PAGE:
Oracle shareholders have had enough with Larry Ellison’s gargantuan paycheck.
Like other U.S. companies, the company must submit its top pay packages to an annual shareholder vote. Over the last three years, the best Oracle
could muster was two-thirds support, and, in the last two years, a three-fifths majority opposed the plans. This should not come as a surprise. Oracle shareholders have been putting forward resolutions objecting to executive pay for years. And this year looks to be no different.
Oracle has only managed to gain the little support it has for its pay packages because CEO Larry Ellison owns some 25% of outstanding shares in the company. He’s not going to vote against his own pay, but if you take those shares out of the mix, hardly any shareholders approve of the executive salaries at the company.
Last year, Ellison made almost $153 million, making him one of the highest paid executives in the U.S. Some 98% of this compensation came from profits on exercising stock options; he only gets $1 in salary. In each of the last seven years, Oracle’s board has awarded Ellison 7 million stock options. It’s not hard to make a vast amount of profit when the odds are that great.
Despite the lack of support for its pay policies, last year Oracle’s compensation committee determined “that significant changes to our executive compensation program were not warranted,” and it awarded Ellison another 7 million options. The company has not announced any plans to change to its pay practices. A spokesman for Oracle declined to comment.
Companies often determine how much they pay their CEOs based on how much similar companies pay their chief execs. But none of the CEOs at companies that Oracle itself has identified as peers are paid anywhere near as much as Ellison. A recent Equilar pay survey for the New York Times pegs Ellison at No. 3 out of the top 200 highest paid CEOs in the U.S., with $78.4 million in compensation in 2013. That’s just counting the value of the seven million options he received in 2013 rather than the profits made on exercising older options. The closest peer is Cisco’s John Chambers, who made $21 million in 2013, then Paul Jacobs at Qualcomm with $20.4 million.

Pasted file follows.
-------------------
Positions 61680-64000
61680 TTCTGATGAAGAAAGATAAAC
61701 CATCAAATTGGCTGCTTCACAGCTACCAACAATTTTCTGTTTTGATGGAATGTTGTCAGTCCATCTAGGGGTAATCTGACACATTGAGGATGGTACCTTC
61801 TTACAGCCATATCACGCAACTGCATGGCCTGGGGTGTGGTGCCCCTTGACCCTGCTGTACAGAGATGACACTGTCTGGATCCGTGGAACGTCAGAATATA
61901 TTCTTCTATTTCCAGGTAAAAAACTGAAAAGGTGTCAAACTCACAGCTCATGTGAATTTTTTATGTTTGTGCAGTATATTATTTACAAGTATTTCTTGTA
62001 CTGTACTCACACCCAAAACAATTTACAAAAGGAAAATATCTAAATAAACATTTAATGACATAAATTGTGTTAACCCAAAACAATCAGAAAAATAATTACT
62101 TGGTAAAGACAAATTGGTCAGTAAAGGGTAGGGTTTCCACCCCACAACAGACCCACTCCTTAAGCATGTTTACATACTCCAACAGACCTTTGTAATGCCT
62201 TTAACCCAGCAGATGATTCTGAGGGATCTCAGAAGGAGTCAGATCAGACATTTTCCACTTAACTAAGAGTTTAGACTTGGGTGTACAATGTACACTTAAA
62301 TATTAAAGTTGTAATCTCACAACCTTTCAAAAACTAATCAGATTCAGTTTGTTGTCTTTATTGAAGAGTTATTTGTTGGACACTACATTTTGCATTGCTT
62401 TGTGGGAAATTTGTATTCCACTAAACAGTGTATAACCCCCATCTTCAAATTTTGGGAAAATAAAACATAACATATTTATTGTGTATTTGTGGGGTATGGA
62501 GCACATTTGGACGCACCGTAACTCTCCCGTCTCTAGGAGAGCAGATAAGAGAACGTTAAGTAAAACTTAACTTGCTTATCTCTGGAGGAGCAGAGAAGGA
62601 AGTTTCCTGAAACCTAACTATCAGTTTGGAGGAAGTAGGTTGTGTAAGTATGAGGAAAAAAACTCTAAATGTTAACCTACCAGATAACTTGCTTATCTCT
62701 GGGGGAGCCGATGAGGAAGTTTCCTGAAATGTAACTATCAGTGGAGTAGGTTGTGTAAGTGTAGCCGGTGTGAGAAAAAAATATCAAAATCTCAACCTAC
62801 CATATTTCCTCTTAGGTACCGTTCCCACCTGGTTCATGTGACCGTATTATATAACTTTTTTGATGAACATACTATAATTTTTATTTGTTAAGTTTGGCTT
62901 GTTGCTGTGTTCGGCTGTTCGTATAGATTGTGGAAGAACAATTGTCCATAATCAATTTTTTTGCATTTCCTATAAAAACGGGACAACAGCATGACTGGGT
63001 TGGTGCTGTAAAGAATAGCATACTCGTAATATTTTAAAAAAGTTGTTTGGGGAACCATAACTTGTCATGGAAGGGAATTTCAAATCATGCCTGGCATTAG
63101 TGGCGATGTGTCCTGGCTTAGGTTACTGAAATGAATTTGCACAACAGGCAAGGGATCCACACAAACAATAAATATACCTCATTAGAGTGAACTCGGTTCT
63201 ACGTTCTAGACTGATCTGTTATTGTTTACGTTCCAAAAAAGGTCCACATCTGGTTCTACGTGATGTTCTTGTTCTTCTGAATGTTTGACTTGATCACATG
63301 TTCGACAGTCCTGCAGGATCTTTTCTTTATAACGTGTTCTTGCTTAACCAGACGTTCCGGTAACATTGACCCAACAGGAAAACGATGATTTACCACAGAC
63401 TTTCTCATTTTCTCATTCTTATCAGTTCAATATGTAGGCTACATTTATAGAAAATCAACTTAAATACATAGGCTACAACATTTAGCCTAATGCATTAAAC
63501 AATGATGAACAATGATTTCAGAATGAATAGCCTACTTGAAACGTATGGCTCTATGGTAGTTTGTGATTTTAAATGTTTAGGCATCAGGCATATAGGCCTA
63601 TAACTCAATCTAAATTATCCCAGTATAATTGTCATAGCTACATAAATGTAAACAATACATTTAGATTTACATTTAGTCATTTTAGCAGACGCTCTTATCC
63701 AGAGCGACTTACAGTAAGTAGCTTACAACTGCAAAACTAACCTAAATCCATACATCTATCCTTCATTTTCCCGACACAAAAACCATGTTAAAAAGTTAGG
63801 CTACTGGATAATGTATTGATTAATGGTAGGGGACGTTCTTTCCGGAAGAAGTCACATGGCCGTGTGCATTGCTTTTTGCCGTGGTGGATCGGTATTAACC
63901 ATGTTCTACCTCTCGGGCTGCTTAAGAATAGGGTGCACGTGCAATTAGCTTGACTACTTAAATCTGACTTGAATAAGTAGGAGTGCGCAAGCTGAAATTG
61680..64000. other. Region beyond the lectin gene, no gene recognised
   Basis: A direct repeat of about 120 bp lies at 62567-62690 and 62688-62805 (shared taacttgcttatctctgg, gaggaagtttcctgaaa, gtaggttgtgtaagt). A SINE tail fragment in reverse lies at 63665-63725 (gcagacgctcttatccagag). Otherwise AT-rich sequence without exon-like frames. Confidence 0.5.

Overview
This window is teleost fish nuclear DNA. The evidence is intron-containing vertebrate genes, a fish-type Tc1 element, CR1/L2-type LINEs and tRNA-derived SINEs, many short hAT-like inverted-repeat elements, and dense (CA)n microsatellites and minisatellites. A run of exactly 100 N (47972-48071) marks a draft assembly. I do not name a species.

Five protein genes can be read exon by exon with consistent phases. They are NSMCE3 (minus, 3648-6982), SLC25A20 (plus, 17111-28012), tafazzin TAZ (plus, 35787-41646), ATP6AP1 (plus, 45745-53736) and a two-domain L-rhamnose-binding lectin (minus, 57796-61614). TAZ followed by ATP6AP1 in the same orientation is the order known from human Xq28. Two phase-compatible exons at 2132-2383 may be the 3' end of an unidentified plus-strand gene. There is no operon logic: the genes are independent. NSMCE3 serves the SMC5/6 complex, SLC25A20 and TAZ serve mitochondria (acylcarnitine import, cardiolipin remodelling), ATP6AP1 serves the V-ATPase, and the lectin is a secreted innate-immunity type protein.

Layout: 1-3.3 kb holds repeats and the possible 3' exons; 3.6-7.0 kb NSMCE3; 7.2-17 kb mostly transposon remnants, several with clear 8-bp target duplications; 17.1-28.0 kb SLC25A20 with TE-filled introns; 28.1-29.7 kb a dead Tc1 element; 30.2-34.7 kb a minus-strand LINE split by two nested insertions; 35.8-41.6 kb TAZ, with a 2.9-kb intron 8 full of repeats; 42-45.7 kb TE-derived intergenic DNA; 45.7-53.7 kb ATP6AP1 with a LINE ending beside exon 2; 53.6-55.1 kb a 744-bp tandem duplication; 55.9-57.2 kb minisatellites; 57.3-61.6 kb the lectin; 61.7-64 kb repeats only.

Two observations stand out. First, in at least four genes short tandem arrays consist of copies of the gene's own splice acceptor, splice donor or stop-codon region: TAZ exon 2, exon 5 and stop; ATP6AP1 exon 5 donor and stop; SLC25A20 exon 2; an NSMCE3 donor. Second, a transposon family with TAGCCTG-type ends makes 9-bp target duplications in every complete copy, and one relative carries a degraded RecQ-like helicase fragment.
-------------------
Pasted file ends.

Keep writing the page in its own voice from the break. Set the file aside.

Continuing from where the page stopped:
The only other peers in the list are HP’s
Margaret Whitman at $17.6 million, IBM’s
Virginia Rometty at $14 million and John Donahoe at eBay with $13.8 million. None of Oracle’s other peers made the top 200.
So, what is Oracle thinking? It’s far from the largest company in its peer group. IBM’s revenues for 2013, for example, were almost $100 billion, compared to $37 billion at Oracle.
Shareholder votes on executive compensation – commonly known as Say on Pay – are not binding. The board – despite being there to represent shareholders – does not have to act on shareholders’ opinions. But Oracle’s intransigence is extremely unusual.
At Target, by contrast — which won its Say on Pay vote last year, albeit with a margin of only a couple of percentage points — the board made substantial changes to executive pay that resulted in a dramatic fall in compensation for the CEO. At McKesson and Freeport McMoRan, major defeats in 2013 also led to changes to its executive compensation.